Yorkshire properties of this calibre are few and far between on the open market: this is a spectacular home with three further cottages, amazing gardens and superb equestrian facilities.
This 11,000sq ft building lies between the villages of North and South Otterington, three miles south of the market town of Northallerton and seven miles north of Thirsk, on the western edge of the North York Moors.
Built of brick under a slate roof in the early 1800s, with later Victorian additions, the hall sits centrally within its 91 acres of famous gardens, parkland, pasture and woodland, surrounded by a picturesque blend of open farmland and wooded river valleys.
The house, designed in traditional Georgian country style, boasts an elegant reception hall leading to well-proportioned drawing and dining rooms, and a large family room; the kitchen/breakfast room is another large room with double doors leading out into the gardens.
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A sweeping staircase takes you to the first floor, where the master suite, guest suite and seven further bedrooms are located. Attic space on the second floor could be converted to additional bedrooms and, to the rear of the house, a self-contained annexe provides additional three-bedroom guest or staff accommodation.
The gardens with their fabulous topiary (of which more later) are a real highlight – but for the horse lover, this is a very special place indeed.
There are three cottages within the grounds – and two of them, Stable Cottage and Grooms Cottage, are right next to the courtyard with stables. It’s a dreamy set-up for those who’d love to roll out of bed and go for a ride.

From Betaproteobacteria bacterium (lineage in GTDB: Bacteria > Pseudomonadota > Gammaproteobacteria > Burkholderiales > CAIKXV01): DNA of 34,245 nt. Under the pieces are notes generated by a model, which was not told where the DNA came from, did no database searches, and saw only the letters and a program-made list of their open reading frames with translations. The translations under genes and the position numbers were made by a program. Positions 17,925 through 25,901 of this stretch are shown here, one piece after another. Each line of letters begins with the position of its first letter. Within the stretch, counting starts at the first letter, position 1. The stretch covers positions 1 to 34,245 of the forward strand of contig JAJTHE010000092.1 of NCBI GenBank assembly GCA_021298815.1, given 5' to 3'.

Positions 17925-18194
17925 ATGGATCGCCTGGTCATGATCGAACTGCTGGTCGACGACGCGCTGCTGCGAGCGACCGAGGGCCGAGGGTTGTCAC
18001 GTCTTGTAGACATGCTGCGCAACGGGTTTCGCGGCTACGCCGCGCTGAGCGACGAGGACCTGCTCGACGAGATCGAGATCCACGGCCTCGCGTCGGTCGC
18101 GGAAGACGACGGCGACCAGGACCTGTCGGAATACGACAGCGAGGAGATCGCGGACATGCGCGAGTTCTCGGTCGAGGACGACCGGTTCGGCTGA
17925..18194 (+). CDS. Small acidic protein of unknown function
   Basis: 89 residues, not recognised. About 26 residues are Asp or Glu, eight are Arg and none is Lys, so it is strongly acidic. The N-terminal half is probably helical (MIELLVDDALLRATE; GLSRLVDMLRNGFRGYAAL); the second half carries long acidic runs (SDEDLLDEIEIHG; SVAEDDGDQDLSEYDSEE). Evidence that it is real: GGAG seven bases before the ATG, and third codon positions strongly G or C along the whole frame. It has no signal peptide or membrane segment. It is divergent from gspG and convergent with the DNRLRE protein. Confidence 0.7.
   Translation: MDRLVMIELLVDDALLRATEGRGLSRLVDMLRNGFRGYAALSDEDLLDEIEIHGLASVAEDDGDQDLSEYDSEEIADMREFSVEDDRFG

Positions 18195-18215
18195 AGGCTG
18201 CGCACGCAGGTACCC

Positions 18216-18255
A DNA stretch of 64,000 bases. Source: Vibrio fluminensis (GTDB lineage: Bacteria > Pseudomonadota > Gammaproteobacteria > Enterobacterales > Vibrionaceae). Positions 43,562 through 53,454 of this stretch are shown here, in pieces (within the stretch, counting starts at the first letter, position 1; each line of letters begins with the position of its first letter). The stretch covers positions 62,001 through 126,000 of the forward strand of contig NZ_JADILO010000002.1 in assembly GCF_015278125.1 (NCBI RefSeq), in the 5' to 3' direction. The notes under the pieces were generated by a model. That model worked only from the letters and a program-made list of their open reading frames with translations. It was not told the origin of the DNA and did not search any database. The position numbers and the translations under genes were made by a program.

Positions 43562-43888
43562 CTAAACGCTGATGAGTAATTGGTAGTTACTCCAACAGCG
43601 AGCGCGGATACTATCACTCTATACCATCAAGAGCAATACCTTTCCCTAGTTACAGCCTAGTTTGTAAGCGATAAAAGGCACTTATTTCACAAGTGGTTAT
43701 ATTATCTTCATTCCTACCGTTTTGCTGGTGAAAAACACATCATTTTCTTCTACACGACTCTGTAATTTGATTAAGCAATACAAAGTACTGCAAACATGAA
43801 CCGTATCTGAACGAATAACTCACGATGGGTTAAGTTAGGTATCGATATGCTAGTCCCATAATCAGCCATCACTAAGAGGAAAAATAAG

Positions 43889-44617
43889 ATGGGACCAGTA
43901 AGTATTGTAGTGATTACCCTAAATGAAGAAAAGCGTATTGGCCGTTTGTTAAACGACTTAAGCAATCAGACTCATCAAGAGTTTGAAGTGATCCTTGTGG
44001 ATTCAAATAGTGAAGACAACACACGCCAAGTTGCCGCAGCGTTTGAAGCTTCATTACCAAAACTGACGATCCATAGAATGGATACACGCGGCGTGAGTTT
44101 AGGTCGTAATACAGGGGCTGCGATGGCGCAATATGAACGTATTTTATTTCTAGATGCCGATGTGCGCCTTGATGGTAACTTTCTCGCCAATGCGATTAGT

The details also list a 2,500sq ft agricultural barn – not quite big enough for a proper indoor manege, but certainly large enough to give horses a little more room to move around indoors on days when the worst of the weather strikes.
Successive gentry families have left their mark on Otterington Hall, among them, in the 1800s, the Aikenheads, who were influential local landowners and magistrates. In the 1900s, it was the turn of the Furness family, notably Eleanor Furness, who, according to a 1983 Country Life article, in the 1920s, designed Otterington Hall’s gardens with their ‘magical yew topiary comprising an extensive variety of green images’.
North Yorkshire has always been steeped in country pursuits, and the Furness family of Otterington Hall helped to secure the survival of their local Hurworth Hunt, one of the oldest in the country. Mrs Furness’s daughter, Eleanor Mary, known to all as ‘Miss Mary’, served as master of the Hurworth from 1936 to 1971.
Although ‘greatly respected as an authority on the Old English foxhound’ she ‘hated publicity, her sole aim being to maintain the long tradition of the pack and to show sport to her friends and neighbours – be they landowners, farmers, townspeople or foot folk’.